ALBUQUERQUE (KRQE) – There are still unanswered questions about whether APD Officer Jeremy Dear turned his camera on before he shot and killed a 19-year-old suspected truck thief, Mary Hawkes, who he claim pointed a gun at him.
KRQE News 13 has learned Officer Dear has been caught not turning his lapel camera on before, and he’s been on APD’s watch list because so many of his arrests end in violence.
News 13 has APD records that show Dear has been flagged for use of force at least 11 times over the past two years.
Lapel video from Officer Dear’s partner from January of last year shows pieces of what happened after the two broke up a fight downtown.
Dear’s camera was not on.
A police report said a 22-year-old suspect was trying to hit Dear, so Dear punched him in the face several times and had his hand on his throat.
Later, in the ambulance with Dear, the suspect starts yelling in fear.
“Then let him leave please. I don’t like him.” the suspect said. “Just don’t f***ing let him touch me.”
Dear’s partner said his lapel was running when he saw the fight and that it must have turned off or malfunctioned during the struggle, but video APD gave News 13 only shows the aftermath, in short clips with parts missing in between.
More than two weeks ago, Chief Gorden Eden announced there was no video from Officer Dear’s lapel camera when he fatally shot Mary Hawkes.
They are trying to figure out if Dear turned it on like he said he did or if it malfunctioned.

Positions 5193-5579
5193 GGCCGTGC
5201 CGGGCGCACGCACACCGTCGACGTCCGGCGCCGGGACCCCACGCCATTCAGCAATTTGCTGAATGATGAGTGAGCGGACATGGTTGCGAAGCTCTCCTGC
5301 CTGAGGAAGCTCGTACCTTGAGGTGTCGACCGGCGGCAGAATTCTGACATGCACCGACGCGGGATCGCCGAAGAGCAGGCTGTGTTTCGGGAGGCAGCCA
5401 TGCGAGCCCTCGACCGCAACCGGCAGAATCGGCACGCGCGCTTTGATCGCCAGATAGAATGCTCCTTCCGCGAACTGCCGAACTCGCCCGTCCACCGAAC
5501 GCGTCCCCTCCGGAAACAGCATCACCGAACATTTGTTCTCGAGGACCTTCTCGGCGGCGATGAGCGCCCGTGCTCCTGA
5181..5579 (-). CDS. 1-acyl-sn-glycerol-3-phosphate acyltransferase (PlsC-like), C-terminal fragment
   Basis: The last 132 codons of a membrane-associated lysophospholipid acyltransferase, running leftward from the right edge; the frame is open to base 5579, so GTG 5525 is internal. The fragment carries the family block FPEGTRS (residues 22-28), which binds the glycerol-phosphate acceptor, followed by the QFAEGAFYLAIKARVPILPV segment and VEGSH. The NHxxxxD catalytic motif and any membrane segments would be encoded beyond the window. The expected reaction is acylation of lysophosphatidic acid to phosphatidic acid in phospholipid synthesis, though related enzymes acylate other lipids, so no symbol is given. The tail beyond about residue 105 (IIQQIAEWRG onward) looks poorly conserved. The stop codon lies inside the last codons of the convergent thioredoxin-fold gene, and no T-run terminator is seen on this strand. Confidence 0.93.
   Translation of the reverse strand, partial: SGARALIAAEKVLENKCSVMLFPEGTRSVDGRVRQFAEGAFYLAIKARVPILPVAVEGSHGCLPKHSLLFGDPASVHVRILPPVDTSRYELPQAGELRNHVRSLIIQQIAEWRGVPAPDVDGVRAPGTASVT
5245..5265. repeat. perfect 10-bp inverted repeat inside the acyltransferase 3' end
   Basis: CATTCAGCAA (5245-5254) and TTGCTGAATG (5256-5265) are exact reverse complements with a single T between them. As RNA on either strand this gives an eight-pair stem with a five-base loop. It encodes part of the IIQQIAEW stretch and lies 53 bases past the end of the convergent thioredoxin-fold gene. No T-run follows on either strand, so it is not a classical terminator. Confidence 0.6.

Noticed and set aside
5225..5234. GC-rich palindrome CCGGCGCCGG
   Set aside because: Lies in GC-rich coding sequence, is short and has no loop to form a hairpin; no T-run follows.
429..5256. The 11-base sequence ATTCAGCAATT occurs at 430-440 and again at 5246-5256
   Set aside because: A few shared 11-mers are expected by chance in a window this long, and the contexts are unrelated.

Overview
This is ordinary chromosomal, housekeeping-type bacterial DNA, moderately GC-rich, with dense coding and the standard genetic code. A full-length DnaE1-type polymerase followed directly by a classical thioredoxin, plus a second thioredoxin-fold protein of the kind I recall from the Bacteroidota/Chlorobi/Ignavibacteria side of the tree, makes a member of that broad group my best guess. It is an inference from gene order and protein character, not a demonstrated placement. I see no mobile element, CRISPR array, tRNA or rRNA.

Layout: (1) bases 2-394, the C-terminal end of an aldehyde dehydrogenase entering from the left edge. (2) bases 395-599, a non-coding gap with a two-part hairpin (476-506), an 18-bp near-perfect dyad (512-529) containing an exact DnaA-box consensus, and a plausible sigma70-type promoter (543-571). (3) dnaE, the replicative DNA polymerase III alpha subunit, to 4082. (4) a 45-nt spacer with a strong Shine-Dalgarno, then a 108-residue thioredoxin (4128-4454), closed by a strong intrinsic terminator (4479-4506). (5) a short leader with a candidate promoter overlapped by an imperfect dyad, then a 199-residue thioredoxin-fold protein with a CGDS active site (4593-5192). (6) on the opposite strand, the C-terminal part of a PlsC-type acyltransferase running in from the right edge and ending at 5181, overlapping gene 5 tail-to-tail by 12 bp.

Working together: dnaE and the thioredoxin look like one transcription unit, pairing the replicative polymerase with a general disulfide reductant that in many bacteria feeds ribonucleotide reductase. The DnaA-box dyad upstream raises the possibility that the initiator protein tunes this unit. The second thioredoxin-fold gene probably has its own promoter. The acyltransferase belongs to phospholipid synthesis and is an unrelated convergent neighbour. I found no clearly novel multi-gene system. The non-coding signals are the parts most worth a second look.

“That is information we don’t know,” Chief Eden said. “That’s why we sent it to the experts.”
News 13 obtained APD records on Dear’s past.
While the department redacted a lot of it, they do show a month after that downtown skirmish where Dear didn’t have lapel video, he was reprimanded for another use of force incident for not turning his camera on.
KRQE tried to obtain the police report for the details, but APD’s records unit said it was gone.
Last June, a memo confirms APD reminded Dear to record all interactions with the public, and a sergeant was told to show up on Officer Dear’s calls.
Still, despite Dear being flagged for a string of use of force cases and citizen complaints, a commander said in a letter from December, he “found no issues of concern” with Dear.
APD said TASER, the company that makes its lapel cameras, is still trying to figure out if Dear turned his camera on before shooting Mary Hawkes.
Of course, the Department of Justice report criticized APD for taking it too easy on cops who show a pattern of not turning their cameras on.
KRQE reached out to APD for comment. APD declined.